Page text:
The Sleepwalkers Awaken
A host on bubblevision yesterday afternoon noted that the S&P 500 is now down $2 trillion for the year and wondered if his panel could explain “what’s happened since January 1st?”
The implication, of course, was that since no new recessions have started—- nor have any new wars been declared, polar glaciers melted or Wall Street banks gone down for the count——that the market’s worst ever start of the year was surely overdone. Maybe it was even BTFD time again.
Then again, maybe the outlook is just as bad as it was before January 1st, but that the outlookers have acquired a new outlook. Stated more baldly, perhaps the sleepwalkers have finally awakened.
That would certainly seem to be the case with the market’s high flyers. Most of this year’s spectacular flameouts have reported nothing new nor issued any disturbing 8-Ks. Amazon apparently had a swell Christmas, for example, but its share price is now down 19% from the bubblevision man’s line of demarcation.
Indeed, Amazon and its fellow FANGs (Facebook, Amazon, Netflix and Google) succinctly explain the pivot. They have actually been the canary in the coal mine all along; it just now that their warnings signals are being noticed.
As we have previously pointed out, the FANGs were the “beard” that hid the market’s initial breakdown during 2015. They gained $485 billion of market cap (+66%) while the other 496 companies in the S&P 500 actually deflated by more than half a trillion dollars.
Needless to say, that happened before the calendar year turned. Yet when the stock market’s advance drastically narrows to just a handful of ultra-momentum stocks, the bull’s days are numbered, and always have been.
That truth goes back to the Four Horsemen of the tech bubble, the Nifty Fifty of the early 1970s and even the pyramided investment trusts of 1929.
Just call this the Last Stocks Standing (LSS) syndrome.
Needless to say, valuations get utterly detached from the fundamentals — and even rationality itself — when the central bank-induced financial bubble reaches its apogee. At that point, speculators pile into the LSS like lemmings headed for the sea.
When the stock market breaks, it is the LSS bubble extreme that crashes the hardest, because that’s where the mania gets finally concentrated.
Already in the first two and one-half weeks of trading this year, Amazon and Google are down nearly $60 billion each. The FANGs as a group have lost $160 billion of market cap, or more than 33% of their entire 2015 bubble eruption.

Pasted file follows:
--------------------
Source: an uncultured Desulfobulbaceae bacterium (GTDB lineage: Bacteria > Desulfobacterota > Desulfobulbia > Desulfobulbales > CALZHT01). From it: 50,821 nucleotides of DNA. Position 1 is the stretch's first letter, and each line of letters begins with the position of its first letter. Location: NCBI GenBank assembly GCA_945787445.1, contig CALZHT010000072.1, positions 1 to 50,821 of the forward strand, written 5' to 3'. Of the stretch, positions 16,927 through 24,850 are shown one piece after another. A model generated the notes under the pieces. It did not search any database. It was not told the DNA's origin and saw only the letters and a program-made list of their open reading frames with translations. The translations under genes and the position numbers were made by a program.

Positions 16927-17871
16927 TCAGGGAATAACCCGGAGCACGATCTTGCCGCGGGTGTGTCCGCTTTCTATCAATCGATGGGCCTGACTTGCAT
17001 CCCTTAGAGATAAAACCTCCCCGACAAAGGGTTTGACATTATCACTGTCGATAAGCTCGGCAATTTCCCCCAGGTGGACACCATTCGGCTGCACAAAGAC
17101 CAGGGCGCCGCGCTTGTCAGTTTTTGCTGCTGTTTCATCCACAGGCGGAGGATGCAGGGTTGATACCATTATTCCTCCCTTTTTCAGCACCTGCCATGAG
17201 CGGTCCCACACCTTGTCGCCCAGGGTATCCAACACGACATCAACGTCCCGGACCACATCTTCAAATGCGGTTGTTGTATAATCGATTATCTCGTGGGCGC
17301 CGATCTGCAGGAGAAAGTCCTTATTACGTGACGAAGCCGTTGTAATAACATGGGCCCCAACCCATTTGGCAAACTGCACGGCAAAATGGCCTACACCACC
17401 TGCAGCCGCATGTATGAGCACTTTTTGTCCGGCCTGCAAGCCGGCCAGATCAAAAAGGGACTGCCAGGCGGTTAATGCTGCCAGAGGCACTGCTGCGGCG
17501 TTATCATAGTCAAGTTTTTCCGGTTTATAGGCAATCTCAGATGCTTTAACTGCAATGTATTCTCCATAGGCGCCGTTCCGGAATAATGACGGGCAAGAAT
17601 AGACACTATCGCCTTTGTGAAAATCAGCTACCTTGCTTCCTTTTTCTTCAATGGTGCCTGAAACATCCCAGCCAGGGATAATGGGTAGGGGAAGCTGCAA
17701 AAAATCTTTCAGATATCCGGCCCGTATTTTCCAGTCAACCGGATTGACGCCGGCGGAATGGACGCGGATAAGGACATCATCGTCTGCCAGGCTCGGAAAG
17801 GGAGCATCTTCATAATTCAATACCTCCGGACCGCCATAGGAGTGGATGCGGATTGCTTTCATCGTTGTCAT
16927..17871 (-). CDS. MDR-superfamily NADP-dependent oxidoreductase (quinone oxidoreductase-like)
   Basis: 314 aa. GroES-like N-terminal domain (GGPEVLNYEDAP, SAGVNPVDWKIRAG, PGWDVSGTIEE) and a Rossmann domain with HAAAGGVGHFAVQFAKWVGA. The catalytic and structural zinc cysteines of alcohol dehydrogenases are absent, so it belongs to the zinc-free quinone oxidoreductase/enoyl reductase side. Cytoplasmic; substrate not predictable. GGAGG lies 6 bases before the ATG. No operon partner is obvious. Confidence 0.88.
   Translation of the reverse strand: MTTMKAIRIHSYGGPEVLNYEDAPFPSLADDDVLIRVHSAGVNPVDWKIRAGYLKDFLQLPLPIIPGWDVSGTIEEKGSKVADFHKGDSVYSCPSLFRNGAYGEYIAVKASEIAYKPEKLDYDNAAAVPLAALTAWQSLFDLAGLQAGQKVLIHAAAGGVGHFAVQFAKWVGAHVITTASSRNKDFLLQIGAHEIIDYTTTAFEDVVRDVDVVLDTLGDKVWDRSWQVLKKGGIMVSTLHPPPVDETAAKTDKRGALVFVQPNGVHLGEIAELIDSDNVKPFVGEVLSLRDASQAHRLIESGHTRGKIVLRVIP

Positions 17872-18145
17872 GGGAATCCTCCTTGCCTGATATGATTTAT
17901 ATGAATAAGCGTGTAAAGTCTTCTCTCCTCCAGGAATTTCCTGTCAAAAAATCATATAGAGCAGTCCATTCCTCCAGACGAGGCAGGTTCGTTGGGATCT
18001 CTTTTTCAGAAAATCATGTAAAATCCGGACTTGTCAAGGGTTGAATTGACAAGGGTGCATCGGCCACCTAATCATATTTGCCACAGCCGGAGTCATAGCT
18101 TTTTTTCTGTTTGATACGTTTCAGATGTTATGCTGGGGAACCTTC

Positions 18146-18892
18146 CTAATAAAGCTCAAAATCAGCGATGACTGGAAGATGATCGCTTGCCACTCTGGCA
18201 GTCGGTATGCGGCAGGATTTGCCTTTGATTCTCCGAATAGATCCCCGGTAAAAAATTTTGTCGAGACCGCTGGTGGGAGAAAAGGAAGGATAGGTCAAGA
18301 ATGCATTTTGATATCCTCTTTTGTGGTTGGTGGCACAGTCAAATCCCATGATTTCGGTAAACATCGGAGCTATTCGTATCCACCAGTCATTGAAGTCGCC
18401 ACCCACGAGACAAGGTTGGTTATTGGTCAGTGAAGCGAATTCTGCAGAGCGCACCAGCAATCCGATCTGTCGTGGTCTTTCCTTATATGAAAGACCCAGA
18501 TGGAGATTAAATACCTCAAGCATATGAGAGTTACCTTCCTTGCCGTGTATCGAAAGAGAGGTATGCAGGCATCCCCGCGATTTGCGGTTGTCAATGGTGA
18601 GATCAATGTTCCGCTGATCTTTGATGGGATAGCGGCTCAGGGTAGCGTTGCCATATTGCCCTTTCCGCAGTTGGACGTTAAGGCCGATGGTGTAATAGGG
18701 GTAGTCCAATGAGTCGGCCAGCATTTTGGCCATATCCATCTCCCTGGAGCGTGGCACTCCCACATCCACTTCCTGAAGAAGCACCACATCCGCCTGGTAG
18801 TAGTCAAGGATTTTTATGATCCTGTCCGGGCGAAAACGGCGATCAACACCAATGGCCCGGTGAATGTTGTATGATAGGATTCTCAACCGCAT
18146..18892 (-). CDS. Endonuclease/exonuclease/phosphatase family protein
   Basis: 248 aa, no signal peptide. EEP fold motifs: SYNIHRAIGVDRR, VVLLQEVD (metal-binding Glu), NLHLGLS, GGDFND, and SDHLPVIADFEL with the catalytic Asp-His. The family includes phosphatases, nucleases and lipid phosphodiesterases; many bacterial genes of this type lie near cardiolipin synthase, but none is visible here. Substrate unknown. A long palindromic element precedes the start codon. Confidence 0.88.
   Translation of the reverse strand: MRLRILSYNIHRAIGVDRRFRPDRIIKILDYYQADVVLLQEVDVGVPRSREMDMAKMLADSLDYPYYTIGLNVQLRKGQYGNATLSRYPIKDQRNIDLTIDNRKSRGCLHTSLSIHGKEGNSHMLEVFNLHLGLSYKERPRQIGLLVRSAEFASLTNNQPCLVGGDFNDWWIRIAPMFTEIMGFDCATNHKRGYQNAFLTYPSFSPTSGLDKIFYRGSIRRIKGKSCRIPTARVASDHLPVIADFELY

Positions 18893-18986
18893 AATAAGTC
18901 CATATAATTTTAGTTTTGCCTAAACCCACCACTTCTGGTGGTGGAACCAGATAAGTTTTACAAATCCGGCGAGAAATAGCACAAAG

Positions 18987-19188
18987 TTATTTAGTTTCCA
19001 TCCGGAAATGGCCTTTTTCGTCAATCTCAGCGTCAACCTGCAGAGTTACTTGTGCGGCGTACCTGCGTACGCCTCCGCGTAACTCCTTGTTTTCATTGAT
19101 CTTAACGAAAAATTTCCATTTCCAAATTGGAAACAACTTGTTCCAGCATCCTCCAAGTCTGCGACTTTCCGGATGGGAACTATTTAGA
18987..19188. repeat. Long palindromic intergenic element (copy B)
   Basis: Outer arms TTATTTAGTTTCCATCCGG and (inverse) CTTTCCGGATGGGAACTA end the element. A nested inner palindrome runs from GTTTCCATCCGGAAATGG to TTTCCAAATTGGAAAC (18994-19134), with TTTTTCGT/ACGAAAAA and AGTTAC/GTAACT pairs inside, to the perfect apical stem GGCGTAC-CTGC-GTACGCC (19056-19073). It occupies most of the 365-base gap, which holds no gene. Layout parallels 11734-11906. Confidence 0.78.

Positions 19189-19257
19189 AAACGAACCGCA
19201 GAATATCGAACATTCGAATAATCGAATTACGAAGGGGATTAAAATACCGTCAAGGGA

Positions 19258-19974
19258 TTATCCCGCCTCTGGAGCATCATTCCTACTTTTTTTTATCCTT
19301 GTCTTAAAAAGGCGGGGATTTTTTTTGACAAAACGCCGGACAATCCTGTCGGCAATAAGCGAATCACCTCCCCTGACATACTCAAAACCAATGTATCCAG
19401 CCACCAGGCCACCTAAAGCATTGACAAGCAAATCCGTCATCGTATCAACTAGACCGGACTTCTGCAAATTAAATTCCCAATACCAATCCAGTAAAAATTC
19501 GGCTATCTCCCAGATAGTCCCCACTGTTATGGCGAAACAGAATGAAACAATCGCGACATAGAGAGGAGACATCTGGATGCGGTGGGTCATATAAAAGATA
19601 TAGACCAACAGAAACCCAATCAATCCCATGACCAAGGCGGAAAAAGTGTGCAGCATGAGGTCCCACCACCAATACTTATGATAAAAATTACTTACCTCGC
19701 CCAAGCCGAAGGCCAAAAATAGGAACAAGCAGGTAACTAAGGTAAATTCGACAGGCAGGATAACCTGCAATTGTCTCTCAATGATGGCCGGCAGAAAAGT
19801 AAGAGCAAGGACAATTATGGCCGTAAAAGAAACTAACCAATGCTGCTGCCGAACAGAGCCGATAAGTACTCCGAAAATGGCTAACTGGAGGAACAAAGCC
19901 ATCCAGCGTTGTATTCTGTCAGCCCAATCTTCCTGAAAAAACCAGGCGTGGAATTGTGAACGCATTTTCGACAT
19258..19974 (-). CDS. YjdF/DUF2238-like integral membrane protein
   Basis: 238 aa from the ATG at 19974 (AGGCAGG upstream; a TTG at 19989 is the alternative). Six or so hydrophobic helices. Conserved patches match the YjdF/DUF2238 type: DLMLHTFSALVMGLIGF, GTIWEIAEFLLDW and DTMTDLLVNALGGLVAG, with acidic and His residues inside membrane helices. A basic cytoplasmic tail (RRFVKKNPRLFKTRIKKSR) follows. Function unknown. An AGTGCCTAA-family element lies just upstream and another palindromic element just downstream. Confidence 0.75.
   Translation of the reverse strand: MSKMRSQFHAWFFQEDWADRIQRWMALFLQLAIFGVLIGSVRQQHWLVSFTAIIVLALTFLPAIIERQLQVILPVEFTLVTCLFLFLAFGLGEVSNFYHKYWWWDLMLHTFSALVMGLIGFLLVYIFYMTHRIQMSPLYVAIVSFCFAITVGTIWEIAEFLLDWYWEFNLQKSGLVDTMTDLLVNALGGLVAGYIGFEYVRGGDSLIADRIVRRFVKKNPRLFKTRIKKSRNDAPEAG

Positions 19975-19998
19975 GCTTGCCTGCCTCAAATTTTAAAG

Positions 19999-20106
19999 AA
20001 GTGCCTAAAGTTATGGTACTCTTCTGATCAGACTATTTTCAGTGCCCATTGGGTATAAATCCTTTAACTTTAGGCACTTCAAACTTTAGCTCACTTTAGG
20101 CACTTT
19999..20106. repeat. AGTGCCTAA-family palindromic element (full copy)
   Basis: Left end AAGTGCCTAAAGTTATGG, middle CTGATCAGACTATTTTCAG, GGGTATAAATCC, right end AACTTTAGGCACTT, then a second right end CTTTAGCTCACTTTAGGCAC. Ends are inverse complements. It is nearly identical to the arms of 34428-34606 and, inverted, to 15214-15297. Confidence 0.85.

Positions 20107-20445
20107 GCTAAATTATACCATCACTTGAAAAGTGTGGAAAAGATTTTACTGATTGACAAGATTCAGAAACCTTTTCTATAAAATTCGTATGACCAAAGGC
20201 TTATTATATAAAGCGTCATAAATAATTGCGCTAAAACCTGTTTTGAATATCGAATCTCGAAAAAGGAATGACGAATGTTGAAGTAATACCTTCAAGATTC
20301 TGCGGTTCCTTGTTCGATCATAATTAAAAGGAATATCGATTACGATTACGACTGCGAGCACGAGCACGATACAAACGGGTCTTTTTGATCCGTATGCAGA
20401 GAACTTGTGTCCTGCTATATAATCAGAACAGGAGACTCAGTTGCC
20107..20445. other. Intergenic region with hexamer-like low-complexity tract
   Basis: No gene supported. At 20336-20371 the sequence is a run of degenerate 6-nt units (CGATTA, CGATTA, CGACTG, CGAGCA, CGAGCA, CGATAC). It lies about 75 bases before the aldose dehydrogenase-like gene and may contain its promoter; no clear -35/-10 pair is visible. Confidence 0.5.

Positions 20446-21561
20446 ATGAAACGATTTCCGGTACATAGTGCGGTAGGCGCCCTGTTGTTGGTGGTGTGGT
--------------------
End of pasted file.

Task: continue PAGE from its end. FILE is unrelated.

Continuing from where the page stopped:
Stated differently the four fantastic FANGs gained about $2 billion per trading day last year. By contrast, they have lost about $15 billion per day in 2016 so far.
So to answer the bubble man’s question, the worst start to a year in history — the 1930s included—is not at all due to what has happened since January 1st; its the sum of all the folly that has gone before.
Financial television’s perma-clown, Jim Cramer of CNBC, was good enough to give us the FANG acronym this time around. It’s much like when he came up with the Four Horsemen of Tech just before the dot-com crash, and rode the bubble until it splattered.
To be sure, these four highfliers — Microsoft, Dell, Intel and Cisco — were all solid companies with real, tech-based products and inventions that have continued to exhibit solid growth in the 15 years since the tech crash. But like today’s high flyers they were drastically overvalued.
When the air came out of the bubble, the carnage was immense, but that wasn’t due to anything that happened after January 1, 2000, either. It was the same old speculative folly, and the cause was the same central bank printing press.
As shown below, the combined market caps of the Four Horsemen dropped from $1.7 trillion to $400 billion, or 77%, in barely two years. That’s every bit of what we expect to happen with the FANGs this time around.
(Dell not shown)
There is one thing different after 15 years, however, and Cramer is surely symptomatic. To wit, aging bulls eventually lose track of whatever they may have learned along the way, even as their sensory apparatus fails——- as in deaf, dumb and blind.
It should have been a lesson well learned that Cisco Systems, for example, went on from $10 billion of revenue at the time of the tech crash to $50 billion today, and from $2.5 billion of net income to nearly $10 billion, yet is still valued at only 23% of its peak market cap after 15 years of strong performance.
Yet today’s FANGs are in many way far more absurdly over-valued than were the Four Horseman. Even after it’s 19% haircut since December 29th, for example, AMZN is still valued at 817X its $328 million of LTM earnings.
Yes, net income doesn’t count when you are a purportedly a growth engine like Amazon. Perhaps that’s why its current $268 billion market cap represents 134X the $2.0 billion it has cumulatively earned during its entire 25-year history!
But somewhere in the good book of capitalism it is written that operating free cash flow is the name of the game. After all, that’s where value comes from.